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2015, Monday May 18

CQRS Persistence Service of any DDD object with mORMot

We introduced DDD concepts some time ago, in a series of articles in this blog.
At that time, we proposed a simple way of using mORMot types to implement DDD in your applications.
But all Domain Entitities being tied to the framework TSQLRecord class did appear as a limitation, breaking the Persistence Ignorance principle, since it couples the DDD objects to the framework implementation details.

We introduced a new mORMotDDD.pas unit, which is able to easily create CQRS Persistence services for any plain Delphi class (the famous PODOs - Plain Old Delphi Objects).
No need to inherit from TSQLRecord, or pollute your class definition with attributes!

For instance, a TUser class may be persisted via such a service:

  IDomUserCommand = interface(IDomUserQuery)
    function Add(const aAggregate: TUser): TCQRSResult;
    function Update(const aUpdatedAggregate: TUser): TCQRSResult;
    function Delete: TCQRSResult;
    function Commit: TCQRSResult;

Here, the write operations are defined in a IDomUserCommand service, which is separated (but inherits) from IDomUserQuery, which is used for read operations.
Separating reads and writes is a powerful pattern also known as CQRS, i.e. Command Query Responsibility Segregation, which we followed when defining our persistence services.
The framework make it pretty easy to create such services for storing any kind of class type in any SQL or NoSQL engine, with almost no code to write.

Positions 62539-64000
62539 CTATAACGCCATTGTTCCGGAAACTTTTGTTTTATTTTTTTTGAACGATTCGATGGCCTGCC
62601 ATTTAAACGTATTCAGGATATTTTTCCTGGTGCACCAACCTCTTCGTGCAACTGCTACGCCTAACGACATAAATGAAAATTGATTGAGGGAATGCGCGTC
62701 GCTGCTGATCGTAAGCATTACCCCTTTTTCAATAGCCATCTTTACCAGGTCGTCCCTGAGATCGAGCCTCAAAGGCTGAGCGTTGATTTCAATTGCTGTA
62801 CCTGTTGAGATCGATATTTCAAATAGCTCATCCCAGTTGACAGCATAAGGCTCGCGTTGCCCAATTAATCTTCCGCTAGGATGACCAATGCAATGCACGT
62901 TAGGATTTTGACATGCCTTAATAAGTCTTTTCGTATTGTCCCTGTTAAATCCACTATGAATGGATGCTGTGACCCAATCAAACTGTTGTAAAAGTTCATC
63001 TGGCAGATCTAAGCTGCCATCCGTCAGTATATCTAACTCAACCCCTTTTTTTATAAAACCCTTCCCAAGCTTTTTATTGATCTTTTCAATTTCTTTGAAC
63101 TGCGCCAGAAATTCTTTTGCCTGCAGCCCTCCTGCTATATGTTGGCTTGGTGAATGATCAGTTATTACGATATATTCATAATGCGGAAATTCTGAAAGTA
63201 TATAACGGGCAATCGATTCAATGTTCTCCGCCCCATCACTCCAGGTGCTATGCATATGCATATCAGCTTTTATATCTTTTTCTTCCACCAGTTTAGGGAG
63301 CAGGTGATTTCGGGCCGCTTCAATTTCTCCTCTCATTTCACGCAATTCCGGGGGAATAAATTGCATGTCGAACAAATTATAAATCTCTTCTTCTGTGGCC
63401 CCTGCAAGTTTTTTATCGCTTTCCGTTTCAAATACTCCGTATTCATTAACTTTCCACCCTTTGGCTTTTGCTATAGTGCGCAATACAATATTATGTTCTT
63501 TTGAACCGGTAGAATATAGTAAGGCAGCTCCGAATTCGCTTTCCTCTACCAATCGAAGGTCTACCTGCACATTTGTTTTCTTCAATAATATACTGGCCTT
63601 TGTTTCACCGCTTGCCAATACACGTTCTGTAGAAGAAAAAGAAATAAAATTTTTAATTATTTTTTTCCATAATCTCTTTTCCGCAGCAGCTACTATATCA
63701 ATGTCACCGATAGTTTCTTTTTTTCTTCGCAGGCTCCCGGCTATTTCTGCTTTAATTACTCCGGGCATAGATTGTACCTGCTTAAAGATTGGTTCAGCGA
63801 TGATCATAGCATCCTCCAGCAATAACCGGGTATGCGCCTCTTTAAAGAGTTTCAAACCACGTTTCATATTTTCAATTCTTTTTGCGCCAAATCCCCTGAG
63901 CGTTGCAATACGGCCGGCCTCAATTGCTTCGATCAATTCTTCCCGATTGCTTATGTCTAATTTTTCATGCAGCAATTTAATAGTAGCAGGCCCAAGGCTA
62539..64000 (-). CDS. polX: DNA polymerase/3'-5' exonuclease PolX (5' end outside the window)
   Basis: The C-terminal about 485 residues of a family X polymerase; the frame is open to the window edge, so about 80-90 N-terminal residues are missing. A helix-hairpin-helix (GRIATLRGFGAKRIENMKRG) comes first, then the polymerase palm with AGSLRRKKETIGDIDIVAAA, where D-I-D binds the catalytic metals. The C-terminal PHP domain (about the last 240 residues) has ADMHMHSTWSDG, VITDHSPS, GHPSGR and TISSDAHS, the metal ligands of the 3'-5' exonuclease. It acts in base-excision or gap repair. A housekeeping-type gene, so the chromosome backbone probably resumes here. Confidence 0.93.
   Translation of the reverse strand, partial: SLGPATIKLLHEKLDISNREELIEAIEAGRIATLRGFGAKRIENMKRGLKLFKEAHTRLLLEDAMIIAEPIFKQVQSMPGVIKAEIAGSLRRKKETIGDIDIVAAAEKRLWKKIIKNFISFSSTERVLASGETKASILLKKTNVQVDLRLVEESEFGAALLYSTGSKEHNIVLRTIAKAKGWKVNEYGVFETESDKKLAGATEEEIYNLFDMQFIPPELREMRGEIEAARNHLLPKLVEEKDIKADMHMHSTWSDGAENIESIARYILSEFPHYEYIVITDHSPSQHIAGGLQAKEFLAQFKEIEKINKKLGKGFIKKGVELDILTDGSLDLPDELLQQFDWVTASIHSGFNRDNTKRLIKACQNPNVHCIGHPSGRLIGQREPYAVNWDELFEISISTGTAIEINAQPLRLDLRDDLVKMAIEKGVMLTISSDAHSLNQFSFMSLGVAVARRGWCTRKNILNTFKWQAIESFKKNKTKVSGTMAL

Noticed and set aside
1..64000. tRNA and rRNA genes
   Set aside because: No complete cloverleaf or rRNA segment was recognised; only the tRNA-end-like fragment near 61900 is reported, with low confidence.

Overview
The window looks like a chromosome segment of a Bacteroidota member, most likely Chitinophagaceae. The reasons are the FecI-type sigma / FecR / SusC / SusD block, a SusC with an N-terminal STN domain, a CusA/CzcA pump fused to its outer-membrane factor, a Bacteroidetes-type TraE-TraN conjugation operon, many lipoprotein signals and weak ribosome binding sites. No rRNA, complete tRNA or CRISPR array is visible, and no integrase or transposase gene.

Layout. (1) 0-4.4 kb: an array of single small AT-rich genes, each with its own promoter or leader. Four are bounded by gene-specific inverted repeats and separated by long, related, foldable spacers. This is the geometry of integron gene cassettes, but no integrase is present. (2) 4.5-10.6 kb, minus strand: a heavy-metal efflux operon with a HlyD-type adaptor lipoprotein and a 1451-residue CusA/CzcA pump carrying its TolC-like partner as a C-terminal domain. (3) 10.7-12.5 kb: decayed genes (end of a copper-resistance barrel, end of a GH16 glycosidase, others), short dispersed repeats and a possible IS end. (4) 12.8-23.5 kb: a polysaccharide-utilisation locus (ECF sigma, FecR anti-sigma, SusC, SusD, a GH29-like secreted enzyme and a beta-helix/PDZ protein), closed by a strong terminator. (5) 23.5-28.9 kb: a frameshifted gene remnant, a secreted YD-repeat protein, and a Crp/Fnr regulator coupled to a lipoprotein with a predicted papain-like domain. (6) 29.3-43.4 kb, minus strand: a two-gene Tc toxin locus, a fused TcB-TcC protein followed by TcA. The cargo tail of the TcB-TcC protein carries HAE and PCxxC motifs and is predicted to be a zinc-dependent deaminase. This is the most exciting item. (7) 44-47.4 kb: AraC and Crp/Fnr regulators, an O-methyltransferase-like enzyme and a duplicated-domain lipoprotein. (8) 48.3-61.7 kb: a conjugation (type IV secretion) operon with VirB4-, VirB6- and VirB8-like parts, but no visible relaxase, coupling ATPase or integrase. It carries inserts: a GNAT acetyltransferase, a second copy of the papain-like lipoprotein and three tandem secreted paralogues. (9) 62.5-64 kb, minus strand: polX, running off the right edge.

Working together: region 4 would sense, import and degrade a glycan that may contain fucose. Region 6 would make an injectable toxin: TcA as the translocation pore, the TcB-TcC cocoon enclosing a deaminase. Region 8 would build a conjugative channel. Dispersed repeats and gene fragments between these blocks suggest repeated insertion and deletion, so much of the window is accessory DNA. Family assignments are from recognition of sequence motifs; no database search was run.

Last but not least, using such interface-based services for data persistence will allow to stub or mock the data access layer, making unit testing straightforward: you would not fear to write TDD code any more!

Please refer to our updated documentation for this unique and powerful feature.
You may take a look at the corresponding dddDomUserTypes.pas, dddDomUserCQRS.pas, and dddInfraRepoUser.pas units, detailed as sample reference.
Feedback is welcome in our forum, as usual!

2015, Sunday May 3

SOLID Design Principles

I've just updated the documentation part about the SOLID Design Principles.
The former blog article (almost 4 years old!) sounds like a bit deprecated now...
This is why I would extract here an updated version of this material.

Ensure you checked the corresponding part of the mORMot documentation, which is the updated reference, and probably the easiest to read - including links to all the other documentation.

The acronym SOLID is derived from the following OOP principles (quoted from the corresponding Wikipedia article):

  • Single responsibility principle: the notion that an object should have only a single responsibility;
  • Open/closed principle: the notion that "software entities ... should be open for extension, but closed for modification";
  • Liskov substitution principle: the notion that "objects in a program should be replaceable with instances of their subtypes without altering the correctness of that program” - also named as "design by contract";
  • Interface segregation principle: the notion that "many client specific interfaces are better than one general purpose interface.";
  • Dependency inversion principle: the notion that one should "Depend upon Abstractions. Do not depend upon concretions.". Dependency injection is one method of following this principle, which is also called Inversion Of Control (aka IoC).

If you have some programming skills, those principles are general statements you may already found out by yourself. If you start doing serious object-oriented coding, those principles are best-practice guidelines you would gain following.

They certainly help to fight the three main code weaknesses:

  • Rigidity: Hard to change something because every change affects too many other parts of the system;
  • Fragility: When you make a change, unexpected parts of the system break;
  • Immobility: Hard to reuse in another application because it cannot be disentangled from the current application.

Continue reading...

2013, Sunday February 3